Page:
Energy + Durability + Thermal comfort
Buildings are designed to create a space isolated from the surrounding environment that provides comfortable environmental conditions for occupants. In addition to providing comfortable environmental conditions, they are expected to be energy efficient and durable. Their functional performance to provide the desired outcome, however, depend on the dynamic interaction of the indoor environment, the building enclosure and the mechanical systems for ventilation, heating (or cooling) and humidification (dehumidification). Ignoring the interrelated and coupled effects of the three design aspects and exclusively dealing with only one aspect of the building design may result in poor overall building performance: high energy consumption, poor indoor air quality and building envelope failure. For example, a building design with a low ventilation rate will reduce energy consumption, but the indoor humidity and pollutant levels will be elevated due to the low air exchange rate. Subsequently, this might lead to deterioration of building components and occupants’ health due to high moisture accumulation in the building structure and poor indoor-air-quality, respectively. Consequently, it is important to consider a building as a system and apply an integrated design approach to attain an optimized building performance.
Today there is renewed interest in energy conservation and a drive for “green” building design that reduces natural resource consumption and GHG emissions. In response, new materials, systems and designs are emerging and government regulations and requirements are increasing. So as to not repeat the problem of the 1970s, new ideas and technologies need to be evaluated for their implication not only to energy conservation, but also to indoor air quality, durability and life cycle cost. A typical whole-building hygrothermal performance analysis considers a building as a system and takes into account the hygrothermal loadings and predicts simultaneously the hygrothermal states of building enclosure, indoor air and energy consumption of a building in an integrated manner.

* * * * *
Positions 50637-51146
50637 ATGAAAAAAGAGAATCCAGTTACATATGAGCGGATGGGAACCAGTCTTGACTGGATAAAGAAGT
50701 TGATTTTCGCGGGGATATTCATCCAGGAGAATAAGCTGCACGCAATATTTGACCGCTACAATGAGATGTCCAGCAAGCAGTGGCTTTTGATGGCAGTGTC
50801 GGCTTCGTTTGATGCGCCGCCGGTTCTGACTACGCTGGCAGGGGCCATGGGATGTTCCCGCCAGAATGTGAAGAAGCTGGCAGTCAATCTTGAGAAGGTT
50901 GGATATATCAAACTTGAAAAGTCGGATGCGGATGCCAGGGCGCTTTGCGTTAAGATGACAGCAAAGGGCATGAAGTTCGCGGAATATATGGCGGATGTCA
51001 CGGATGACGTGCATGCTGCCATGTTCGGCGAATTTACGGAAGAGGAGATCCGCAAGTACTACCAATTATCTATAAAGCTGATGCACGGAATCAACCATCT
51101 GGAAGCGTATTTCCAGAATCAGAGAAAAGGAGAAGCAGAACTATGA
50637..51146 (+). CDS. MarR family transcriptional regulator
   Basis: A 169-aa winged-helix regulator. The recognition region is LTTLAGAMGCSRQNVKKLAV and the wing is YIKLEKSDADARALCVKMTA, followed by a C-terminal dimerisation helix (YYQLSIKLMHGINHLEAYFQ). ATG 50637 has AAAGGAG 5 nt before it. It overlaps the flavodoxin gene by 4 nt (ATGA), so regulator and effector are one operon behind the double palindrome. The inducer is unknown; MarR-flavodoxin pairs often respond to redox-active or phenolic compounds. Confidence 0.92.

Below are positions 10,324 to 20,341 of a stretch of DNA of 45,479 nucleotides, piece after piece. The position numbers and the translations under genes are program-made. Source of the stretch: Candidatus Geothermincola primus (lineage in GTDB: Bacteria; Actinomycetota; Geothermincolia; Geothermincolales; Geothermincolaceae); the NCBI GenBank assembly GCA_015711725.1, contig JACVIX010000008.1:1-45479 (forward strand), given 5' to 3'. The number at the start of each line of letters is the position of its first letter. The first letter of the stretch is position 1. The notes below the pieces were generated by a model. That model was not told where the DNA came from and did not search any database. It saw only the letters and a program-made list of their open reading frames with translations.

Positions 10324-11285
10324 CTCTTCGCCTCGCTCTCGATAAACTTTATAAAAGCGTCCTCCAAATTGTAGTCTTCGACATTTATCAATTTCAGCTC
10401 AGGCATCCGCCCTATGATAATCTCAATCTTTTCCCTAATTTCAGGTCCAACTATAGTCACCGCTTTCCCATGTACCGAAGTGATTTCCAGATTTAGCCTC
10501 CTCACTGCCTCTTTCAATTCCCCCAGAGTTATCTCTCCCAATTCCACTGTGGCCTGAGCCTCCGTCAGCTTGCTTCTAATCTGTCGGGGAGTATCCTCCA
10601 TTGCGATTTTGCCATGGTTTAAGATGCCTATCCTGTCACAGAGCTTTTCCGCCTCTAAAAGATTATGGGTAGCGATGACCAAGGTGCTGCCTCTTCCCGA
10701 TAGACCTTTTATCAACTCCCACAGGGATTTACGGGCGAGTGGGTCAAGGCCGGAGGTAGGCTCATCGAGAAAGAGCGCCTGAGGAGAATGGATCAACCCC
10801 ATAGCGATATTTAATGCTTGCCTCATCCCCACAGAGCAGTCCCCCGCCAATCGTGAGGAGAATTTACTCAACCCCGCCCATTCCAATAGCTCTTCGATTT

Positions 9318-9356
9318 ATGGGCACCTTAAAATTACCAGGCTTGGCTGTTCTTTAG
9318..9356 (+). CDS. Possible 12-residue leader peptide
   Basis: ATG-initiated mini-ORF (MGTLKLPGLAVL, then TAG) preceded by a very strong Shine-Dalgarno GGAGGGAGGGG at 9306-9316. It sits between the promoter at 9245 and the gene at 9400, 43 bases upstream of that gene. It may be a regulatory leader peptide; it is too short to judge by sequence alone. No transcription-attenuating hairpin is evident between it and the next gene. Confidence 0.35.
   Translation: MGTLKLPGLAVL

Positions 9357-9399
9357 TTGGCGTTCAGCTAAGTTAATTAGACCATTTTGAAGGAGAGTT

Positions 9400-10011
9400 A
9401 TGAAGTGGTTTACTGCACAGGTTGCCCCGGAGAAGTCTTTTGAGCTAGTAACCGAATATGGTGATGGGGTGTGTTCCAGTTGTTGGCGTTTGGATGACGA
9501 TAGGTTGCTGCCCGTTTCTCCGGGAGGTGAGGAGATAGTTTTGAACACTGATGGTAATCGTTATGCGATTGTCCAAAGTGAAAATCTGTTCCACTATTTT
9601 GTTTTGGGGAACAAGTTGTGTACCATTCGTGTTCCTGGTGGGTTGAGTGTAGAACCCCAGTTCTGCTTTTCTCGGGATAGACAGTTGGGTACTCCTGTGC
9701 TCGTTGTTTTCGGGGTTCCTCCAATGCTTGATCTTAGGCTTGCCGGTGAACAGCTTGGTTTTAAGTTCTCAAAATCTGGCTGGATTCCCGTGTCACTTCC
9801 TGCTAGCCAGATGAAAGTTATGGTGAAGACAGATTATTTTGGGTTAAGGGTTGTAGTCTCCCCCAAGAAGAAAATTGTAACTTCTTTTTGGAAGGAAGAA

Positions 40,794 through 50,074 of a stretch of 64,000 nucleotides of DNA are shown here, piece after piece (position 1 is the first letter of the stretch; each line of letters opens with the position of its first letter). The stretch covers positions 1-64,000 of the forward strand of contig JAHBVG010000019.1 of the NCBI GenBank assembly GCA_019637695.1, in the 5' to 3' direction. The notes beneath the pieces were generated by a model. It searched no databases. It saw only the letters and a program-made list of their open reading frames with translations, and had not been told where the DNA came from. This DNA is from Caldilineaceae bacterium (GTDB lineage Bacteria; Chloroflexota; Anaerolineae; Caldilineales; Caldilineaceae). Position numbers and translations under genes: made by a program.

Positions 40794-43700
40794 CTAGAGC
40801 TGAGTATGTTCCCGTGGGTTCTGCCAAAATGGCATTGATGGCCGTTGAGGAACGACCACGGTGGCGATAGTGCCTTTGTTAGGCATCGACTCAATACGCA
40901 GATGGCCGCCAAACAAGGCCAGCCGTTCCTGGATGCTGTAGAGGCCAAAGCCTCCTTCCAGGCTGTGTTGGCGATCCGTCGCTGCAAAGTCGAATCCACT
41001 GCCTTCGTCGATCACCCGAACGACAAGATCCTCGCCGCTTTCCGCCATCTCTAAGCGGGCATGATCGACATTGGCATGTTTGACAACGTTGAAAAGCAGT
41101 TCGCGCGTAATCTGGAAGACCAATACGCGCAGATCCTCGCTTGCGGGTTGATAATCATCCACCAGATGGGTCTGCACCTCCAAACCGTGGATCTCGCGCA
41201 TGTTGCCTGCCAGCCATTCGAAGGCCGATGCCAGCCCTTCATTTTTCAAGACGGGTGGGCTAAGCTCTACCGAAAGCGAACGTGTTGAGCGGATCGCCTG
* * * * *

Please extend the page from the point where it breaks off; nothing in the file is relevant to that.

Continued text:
BSCE owns a fully equipped whole-building Hygrothermal performance laboratory to conduct material property measurements and characterizations; hygrothermal modeling and measurements of building envelope systems; and integrated analysis of whole-building performances.
We aim to develop a comprehensive building optimization and decision-making tool that integrates whole-building simulation, Risk assessment and cost-benefit analysis, with the objective of designing a building that is energy efficient, durable, economical, environmentally friendly, and provides comfortable and healthy indoor air quality to occupants.
We conduct our study using simulation models, experimental investigations and field monitoring. (link the brief description about these tools which is mentioned in the building envelope system)
The short-term objectives of our whole-building performance research includes:
- Increase the fundamental understanding of the dynamic heat, air and moisture (HAM) interactions between the building envelope, indoor environment and mechanical systems
- Generate experimental data for validation of whole-building hygrothermal models
- Develop an advanced whole-building hygrothermal model, building upon BSCE’s whole-building hygrothermal model HAMFitPlus, for simultaneous analysis of the energy efficiency, durability and indoor environmental conditions of a building in an integrated manner